Lessons from the CoVID 19 Lockdown

The CoVID19 pandemic and the consequent lockdown has brought in a humbling experience to many of us, including individuals and/or businesses thought to be foolproof of themselves given their indispensable nature of product or services. Barring food and dailies (groceries) none of the presumed basic services needed to mankind have become affected adversely. Alas, none has been spared. The neighborhood barber/salon or the cobbler who mends shoes right up to liquor barons (barring regulatory risk) and would have thought to be proof from any eventuality have faced different levels of threat during this pandemic. India’s service economy which is almost 2/3rd of the GDP has taken a massive hit. At the business and at individual levels, the lessons the current crisis has have been of very basic nature. On the principles of “risk management” most of the lessons that this crisis offers are rudimentary. A quick look at basic lessons from this crisis.
Cash is King
We need to write this title in large and bold font in our minds and actions. Cash if the blood of any business and a key element of an individual’s personal financial wellbeing. Without enough cash businesses freeze or worse, go bankrupt. Without cash, an individual’s household can face immense hardship and probably make or break the family and household. The current crisis has brought out this basic element of money management to the fore. Many businesses (large and small) and individuals all are strapped for cash during these times, however, people who had planned for crisis level reserve for cash would emerge out of this crisis stronger and would be able to grab opportunities crisis’ bring after they pass. So, what is the lesson from this crisis to us all? Keeping reserve or emergency cash/liquidity, always, is as basic as it should be. For a business, 3-4 months of cash burn should be available to tide over during such unforeseen times, and similarly for individuals, 4-6 months cash for expenses should always be kept at call. People who followed this golden rule will find it easier to tide over the current situation without much hassle.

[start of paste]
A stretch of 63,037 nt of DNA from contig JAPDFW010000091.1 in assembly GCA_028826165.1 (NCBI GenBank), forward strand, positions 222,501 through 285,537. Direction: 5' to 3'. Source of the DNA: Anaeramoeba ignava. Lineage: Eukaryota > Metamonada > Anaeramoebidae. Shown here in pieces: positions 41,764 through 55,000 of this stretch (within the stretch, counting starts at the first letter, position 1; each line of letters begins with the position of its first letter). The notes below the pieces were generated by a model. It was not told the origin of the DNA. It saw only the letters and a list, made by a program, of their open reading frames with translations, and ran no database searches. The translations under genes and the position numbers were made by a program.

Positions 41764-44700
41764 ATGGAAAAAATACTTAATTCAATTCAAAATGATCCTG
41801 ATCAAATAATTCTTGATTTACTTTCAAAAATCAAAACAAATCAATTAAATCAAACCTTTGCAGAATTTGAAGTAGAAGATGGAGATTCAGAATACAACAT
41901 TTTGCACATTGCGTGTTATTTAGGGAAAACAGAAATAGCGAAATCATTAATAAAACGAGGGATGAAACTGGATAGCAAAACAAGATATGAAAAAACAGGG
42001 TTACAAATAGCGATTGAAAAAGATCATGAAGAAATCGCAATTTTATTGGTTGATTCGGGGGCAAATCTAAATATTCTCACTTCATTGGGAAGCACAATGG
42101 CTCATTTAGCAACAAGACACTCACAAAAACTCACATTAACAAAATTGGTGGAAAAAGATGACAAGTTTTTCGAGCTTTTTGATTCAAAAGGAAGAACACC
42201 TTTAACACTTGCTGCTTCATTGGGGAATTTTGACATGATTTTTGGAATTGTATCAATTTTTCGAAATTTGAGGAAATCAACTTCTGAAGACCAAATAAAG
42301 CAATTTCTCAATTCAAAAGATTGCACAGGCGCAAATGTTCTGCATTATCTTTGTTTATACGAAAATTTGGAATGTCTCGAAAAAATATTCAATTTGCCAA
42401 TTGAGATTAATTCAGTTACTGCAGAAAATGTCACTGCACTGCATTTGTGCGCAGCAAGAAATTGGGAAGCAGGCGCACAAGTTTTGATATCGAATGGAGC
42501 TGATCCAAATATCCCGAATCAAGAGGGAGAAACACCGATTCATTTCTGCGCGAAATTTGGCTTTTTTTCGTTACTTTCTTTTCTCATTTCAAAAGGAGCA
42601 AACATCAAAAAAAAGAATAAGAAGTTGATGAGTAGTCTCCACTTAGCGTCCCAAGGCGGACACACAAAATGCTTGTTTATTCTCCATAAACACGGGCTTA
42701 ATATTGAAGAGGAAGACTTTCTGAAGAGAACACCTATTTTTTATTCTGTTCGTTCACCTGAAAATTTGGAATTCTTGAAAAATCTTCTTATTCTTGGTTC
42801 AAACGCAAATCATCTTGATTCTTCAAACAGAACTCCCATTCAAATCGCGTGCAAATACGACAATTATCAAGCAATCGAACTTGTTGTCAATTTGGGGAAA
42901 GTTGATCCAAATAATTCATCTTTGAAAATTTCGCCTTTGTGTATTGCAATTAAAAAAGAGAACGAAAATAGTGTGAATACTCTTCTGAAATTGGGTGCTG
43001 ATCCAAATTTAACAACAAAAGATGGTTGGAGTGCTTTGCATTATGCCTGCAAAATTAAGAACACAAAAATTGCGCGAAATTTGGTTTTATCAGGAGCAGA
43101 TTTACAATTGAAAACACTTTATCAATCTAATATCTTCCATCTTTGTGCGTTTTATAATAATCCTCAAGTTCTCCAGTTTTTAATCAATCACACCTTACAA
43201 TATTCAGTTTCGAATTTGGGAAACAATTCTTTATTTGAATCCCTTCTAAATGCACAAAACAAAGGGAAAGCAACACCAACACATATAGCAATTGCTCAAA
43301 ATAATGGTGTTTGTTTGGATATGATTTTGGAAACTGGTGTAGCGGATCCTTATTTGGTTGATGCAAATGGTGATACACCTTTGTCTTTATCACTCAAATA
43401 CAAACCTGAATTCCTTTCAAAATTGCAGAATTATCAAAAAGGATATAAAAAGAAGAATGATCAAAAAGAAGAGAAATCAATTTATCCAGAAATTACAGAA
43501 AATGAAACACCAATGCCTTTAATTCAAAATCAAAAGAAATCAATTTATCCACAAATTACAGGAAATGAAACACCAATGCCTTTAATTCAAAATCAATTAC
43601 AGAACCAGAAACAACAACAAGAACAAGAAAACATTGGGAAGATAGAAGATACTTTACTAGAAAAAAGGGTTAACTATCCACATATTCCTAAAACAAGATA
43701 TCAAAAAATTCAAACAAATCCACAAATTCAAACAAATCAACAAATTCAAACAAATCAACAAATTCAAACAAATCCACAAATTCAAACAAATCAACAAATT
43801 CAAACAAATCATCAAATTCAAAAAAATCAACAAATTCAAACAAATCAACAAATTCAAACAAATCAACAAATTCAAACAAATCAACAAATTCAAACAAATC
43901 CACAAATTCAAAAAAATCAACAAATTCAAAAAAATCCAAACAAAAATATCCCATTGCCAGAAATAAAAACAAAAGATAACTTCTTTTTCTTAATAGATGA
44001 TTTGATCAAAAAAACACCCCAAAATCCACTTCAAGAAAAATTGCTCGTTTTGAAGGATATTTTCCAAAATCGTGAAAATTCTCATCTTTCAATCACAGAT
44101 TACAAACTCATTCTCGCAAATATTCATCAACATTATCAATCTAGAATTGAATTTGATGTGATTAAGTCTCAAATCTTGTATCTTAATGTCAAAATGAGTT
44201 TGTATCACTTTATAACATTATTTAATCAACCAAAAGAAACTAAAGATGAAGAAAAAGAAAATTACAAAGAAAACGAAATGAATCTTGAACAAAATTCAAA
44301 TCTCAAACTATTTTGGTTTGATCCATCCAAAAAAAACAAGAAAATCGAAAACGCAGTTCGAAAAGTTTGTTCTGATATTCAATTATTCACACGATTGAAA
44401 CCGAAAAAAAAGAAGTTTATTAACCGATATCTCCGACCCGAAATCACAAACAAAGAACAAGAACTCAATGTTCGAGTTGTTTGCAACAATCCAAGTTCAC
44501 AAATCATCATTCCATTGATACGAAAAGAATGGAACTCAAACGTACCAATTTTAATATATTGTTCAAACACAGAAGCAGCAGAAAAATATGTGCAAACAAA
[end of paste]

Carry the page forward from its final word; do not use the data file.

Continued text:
Health is Wealth
This again is as basic as one can understand. Health is not acquired without effort. To remain healthy – physically and mentally, individuals must put effort into eating good food, resting enough, and working out physically. Similarly, for mental health, individuals require attainment of inner peace, sound conscience, and a positive attitude. All the above is easy to attain if the practice of working towards it is regular and not when the crisis is on the horizon. The second aspect of health is a risk. The first part was risk mitigation by doing many things as explained earlier, the second and the most important part is risk transfer. Despite all the care and work on your health, it could be possible that your health is compromised due to reasons beyond your control; risk transfer helps you to cover health failure without any financial damage. The best form of risk transfer is “health insurance”. And to plan for the same when there is time is again a basic thing to do. Individuals should be prepared to pay a small cost to cover himself/herself and family from any health eventuality. The health risk is real. Recognize and prepare for the same without delay.
Multi-tasking is underrated